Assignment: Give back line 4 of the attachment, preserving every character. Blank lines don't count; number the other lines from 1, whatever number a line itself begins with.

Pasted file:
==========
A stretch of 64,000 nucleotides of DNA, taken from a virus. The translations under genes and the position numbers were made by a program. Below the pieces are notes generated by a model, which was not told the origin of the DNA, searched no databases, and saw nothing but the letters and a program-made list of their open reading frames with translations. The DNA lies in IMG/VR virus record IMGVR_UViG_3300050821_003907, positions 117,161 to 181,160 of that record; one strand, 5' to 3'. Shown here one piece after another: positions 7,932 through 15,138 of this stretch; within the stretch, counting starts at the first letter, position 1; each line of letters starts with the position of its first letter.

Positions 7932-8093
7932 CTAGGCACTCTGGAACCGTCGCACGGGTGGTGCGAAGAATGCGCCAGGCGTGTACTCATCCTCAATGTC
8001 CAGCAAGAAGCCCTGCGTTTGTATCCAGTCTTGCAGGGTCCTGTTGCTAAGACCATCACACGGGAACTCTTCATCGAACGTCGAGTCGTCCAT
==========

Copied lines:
8001 CAGCAAGAAGCCCTGCGTTTGTATCCAGTCTTGCAGGGTCCTGTTGCTAAGACCATCACACGGGAACTCTTCATCGAACGTCGAGTCGTCCAT